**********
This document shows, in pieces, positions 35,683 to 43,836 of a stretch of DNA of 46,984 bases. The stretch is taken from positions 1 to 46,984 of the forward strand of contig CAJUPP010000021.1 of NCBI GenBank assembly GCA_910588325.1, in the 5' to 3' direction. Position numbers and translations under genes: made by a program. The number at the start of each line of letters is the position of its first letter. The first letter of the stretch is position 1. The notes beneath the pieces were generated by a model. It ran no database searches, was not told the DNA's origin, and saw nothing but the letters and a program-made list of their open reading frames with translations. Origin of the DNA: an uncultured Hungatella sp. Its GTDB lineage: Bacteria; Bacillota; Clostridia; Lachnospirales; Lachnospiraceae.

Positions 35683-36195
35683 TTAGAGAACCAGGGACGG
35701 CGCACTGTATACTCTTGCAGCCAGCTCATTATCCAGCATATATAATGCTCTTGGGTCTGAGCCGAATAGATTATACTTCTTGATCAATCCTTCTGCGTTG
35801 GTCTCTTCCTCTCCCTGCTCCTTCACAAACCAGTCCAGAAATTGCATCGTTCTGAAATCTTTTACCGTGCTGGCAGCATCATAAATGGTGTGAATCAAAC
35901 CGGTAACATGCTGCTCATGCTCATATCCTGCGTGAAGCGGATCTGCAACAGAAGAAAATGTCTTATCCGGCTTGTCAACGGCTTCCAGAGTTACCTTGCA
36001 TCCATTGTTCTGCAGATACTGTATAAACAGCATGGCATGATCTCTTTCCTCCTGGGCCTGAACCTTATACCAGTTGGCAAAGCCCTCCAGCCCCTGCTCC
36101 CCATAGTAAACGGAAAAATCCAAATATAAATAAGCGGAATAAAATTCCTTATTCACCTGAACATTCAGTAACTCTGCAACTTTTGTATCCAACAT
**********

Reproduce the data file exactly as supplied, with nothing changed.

This document shows, in pieces, positions 35,683 to 43,836 of a stretch of DNA of 46,984 bases. The stretch is taken from positions 1 to 46,984 of the forward strand of contig CAJUPP010000021.1 of NCBI GenBank assembly GCA_910588325.1, in the 5' to 3' direction. Position numbers and translations under genes: made by a program. The number at the start of each line of letters is the position of its first letter. The first letter of the stretch is position 1. The notes beneath the pieces were generated by a model. It ran no database searches, was not told the DNA's origin, and saw nothing but the letters and a program-made list of their open reading frames with translations. Origin of the DNA: an uncultured Hungatella sp. Its GTDB lineage: Bacteria; Bacillota; Clostridia; Lachnospirales; Lachnospiraceae.

Positions 35683-36195
35683 TTAGAGAACCAGGGACGG
35701 CGCACTGTATACTCTTGCAGCCAGCTCATTATCCAGCATATATAATGCTCTTGGGTCTGAGCCGAATAGATTATACTTCTTGATCAATCCTTCTGCGTTG
35801 GTCTCTTCCTCTCCCTGCTCCTTCACAAACCAGTCCAGAAATTGCATCGTTCTGAAATCTTTTACCGTGCTGGCAGCATCATAAATGGTGTGAATCAAAC
35901 CGGTAACATGCTGCTCATGCTCATATCCTGCGTGAAGCGGATCTGCAACAGAAGAAAATGTCTTATCCGGCTTGTCAACGGCTTCCAGAGTTACCTTGCA
36001 TCCATTGTTCTGCAGATACTGTATAAACAGCATGGCATGATCTCTTTCCTCCTGGGCCTGAACCTTATACCAGTTGGCAAAGCCCTCCAGCCCCTGCTCC
36101 CCATAGTAAACGGAAAAATCCAAATATAAATAAGCGGAATAAAATTCCTTATTCACCTGAACATTCAGTAACTCTGCAACTTTTGTATCCAACAT